CHRISTINE Mboma completed an incredible season with another victory on Saturday when she won the women's 200m at the Kip Keino Classic in Nairobi in 22,39 seconds.
THE Grootfontein municipality is yet to implement recommendations of a 2019 report which revealed widespread maladministration, financial mismanagement and corruption among council employees and former councillors at the town.
The report, which has been kept under wraps since it was finalised in 2019, revealed that some employees and councillors at the municipality have over the years been engaged in dubious land deals.
The report also unmasked that municipal bosses have been paying themselves irregular housing and vehicle allowances without owning houses and cars.
It further revealed that top managers at the town have been receiving skyrocketing subsistence and travel (S&T) allowances to treat themselves to high-end hotels.
The Ministry of Urban and Rural Development compiled the above-mentioned report after an investigation into alleged maladministration and corruption was conducted from 11 to 29 March 2019.
This specific report has been the subject of political squabbles at Grootfontein since it was finalised.
Towards the end of last year, the former chairperson of the management committee, Jack Tsanigab, reportedly left a council meeting with the report as it was about to be discussed.
It was later retrieved through law-enforcement intervention.
The Grootfontein municipality has, however, been dragging its feet in terms of implementing the outcome of the probe.
As a result, none of the implicated staff, including former acting chief executive officer (CEO) Arnold Ameb, have been held to account regarding the findings of the investigation.
Grootfontein CEO Kisco Simvula refused to comment on the report, saying it was “classified” and that the issues raised are of an internal nature.
DUBIOUS LAND DEALS
One of the key issues flagged in the report is the mechanism the municipality follows to sell land to companies and individuals.
For example, the report states that in 2013, the council sought ministerial approval to go on tender for the sale of land in an area called Luiperdheuwel Extension 2, and Omulunga Extension 4.
Upon approval, the council did not follow the tender process, but instead sold the land using the “median” method.
This method, according to the report, did not benefit the council, as people who submitted lower bids and were not in the position to pay the deposit of 20% within 21 days were allocated these plots.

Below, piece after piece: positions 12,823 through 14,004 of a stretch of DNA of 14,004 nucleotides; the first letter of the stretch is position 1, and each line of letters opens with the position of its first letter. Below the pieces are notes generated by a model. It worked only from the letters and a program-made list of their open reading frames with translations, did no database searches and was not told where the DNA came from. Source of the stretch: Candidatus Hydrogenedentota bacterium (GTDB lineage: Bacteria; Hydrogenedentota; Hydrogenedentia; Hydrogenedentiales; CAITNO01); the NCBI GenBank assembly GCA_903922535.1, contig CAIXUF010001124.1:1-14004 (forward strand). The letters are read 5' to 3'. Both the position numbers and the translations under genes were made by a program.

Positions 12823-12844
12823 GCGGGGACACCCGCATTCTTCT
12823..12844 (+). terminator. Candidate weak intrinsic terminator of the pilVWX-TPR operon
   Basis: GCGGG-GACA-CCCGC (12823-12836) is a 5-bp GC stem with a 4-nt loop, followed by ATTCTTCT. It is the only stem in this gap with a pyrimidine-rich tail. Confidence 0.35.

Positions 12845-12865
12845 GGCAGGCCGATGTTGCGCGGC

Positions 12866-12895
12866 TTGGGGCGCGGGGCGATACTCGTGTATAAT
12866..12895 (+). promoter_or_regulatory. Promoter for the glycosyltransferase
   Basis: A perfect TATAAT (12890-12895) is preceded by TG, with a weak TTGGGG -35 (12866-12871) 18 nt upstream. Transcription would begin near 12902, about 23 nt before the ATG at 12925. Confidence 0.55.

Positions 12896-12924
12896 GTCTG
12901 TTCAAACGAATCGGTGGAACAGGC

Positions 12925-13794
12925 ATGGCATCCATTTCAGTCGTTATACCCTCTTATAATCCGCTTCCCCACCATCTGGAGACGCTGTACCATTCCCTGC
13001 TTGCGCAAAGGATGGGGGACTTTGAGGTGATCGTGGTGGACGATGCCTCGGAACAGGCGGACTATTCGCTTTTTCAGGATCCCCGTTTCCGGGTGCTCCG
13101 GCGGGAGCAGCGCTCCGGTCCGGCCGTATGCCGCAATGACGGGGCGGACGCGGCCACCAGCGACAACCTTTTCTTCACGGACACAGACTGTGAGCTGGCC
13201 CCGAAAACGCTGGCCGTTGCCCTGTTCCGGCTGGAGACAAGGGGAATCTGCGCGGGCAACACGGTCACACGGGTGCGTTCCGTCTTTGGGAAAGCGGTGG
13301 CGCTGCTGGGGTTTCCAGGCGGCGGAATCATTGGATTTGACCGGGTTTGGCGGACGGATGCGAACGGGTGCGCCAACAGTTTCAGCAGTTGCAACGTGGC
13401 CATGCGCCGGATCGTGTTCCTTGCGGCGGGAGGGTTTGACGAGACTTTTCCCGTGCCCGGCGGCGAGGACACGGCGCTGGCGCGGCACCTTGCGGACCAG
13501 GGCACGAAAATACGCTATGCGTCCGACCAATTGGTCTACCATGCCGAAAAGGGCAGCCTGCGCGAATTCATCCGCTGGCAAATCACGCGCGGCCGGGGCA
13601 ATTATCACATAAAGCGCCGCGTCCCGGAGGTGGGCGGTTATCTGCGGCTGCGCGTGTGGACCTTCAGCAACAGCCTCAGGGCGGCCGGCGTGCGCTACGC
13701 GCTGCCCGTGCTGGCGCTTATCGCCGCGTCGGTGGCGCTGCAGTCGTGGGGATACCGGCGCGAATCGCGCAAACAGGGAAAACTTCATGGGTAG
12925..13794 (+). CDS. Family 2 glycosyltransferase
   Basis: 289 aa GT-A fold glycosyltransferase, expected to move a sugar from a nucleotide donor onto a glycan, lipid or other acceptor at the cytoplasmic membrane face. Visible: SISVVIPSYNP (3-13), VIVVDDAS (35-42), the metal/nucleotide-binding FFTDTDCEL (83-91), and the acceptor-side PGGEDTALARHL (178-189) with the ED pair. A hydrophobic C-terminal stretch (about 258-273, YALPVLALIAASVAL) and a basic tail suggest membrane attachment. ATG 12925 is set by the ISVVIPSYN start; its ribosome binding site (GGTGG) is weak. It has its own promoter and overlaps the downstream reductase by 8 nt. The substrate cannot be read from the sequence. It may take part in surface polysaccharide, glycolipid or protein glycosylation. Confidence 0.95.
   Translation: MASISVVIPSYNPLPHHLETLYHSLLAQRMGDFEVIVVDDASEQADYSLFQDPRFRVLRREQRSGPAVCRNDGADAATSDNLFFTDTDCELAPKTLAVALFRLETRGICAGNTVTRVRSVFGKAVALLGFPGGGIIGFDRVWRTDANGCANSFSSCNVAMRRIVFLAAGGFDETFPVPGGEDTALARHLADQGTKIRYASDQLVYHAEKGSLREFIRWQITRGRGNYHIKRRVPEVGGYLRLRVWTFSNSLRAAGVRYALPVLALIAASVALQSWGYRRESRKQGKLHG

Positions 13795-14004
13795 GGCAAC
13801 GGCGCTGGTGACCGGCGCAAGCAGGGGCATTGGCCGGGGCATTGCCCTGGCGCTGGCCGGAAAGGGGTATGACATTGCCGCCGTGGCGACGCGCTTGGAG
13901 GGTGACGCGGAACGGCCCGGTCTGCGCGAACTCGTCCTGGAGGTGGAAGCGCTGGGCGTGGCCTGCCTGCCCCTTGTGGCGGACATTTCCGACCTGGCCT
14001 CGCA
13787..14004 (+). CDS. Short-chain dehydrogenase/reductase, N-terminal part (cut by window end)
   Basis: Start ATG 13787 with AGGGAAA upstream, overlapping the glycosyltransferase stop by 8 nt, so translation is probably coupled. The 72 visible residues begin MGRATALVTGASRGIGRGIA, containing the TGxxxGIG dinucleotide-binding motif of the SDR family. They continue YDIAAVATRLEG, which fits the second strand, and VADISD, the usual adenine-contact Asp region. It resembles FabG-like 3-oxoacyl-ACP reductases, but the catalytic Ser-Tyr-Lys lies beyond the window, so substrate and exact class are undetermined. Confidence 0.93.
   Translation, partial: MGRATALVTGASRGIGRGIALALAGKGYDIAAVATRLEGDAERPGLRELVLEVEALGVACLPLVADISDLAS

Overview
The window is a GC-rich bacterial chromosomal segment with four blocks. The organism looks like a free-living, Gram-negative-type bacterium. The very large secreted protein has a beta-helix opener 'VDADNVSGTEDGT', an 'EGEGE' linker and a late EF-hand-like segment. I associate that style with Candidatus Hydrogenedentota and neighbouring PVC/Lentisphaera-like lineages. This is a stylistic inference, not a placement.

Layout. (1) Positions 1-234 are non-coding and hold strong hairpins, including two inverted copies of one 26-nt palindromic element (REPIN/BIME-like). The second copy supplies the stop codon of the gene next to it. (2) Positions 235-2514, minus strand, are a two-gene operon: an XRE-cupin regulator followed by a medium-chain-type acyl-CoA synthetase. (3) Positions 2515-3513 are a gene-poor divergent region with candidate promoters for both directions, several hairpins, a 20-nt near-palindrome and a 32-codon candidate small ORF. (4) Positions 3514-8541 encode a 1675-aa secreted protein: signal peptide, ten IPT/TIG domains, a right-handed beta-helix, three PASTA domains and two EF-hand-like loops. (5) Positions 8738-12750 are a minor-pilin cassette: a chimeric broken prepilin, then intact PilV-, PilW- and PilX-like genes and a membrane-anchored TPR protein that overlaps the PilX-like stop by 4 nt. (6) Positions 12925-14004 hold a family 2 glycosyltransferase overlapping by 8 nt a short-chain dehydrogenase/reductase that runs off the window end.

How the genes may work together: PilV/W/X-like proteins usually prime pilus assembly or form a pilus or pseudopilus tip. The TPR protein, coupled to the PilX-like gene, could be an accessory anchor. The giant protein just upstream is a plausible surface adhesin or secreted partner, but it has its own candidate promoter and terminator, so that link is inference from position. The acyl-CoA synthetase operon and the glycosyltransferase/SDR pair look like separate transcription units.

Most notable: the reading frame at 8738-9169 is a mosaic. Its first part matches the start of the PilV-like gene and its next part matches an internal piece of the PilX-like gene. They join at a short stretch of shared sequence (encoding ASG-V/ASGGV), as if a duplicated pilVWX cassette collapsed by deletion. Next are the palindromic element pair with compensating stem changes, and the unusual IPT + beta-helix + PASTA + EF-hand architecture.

According to the report, after 21 days of non-payment of the deposit, the finance department repossessed the plots and re-allocated them to second bidders “who are council staff members, associates, business persons or councillors”.
“The second bidders would then ensure that they pay 20% of the purchase price and build up to a certain level so as to comply with conditions set by the council.
“The sale will then be concluded by the council lawyers with the power of attorney signed by the chairperson of the management committee and the acting CEO without ministerial approval,” the report states.
Investigators found that Ameb was paid a housing allowance of 40% without having any proof of a monthly mortgage letter from commercial banks, according to the report.
Ameb was further paid N$450 000 in S&Ts over a five-year period.
Over the same period the municipality paid a combined amount of more than N$1,3 million in S&Ts for 13 top managers and councillors.
This includes former mayor Absai Haimene, who received over N$245 000.
Tsanigab was paid N$150 702 during the same period, while the town planning officer, a certain IT Lungameni, was paid N$109 300 during the same period.
AMEB CRIES FOUL
Ameb has, however, rejected the findings of the investigation.
He currently occupies the position of strategic executive for property, and was appointed as acting CEO for the municipality in April 2018.
In his response dated 9 August and sent to Simvula, the current CEO, Ameb claims the report is highly inaccurate, and that the investigation was skewed towards him.
“It makes me feel like a foreigner in my own country. If I had enough resources I would have surely emigrated to another country. The report is a danger to nation building,” he said.
He further claims the findings of the investigations border on tribalism, and the municipality should therefore disregard it.
If not, Ameb says, he would sue the investigators and the minister of urban and rural development, Erastus Uutoni, “in their private capacities”.
He says nothing has changed at the municipality.
“Instead, things are getting worse,” Ameb says.
Journalist / Photographer (Yes)
Sakeus is an intern at The Namibian.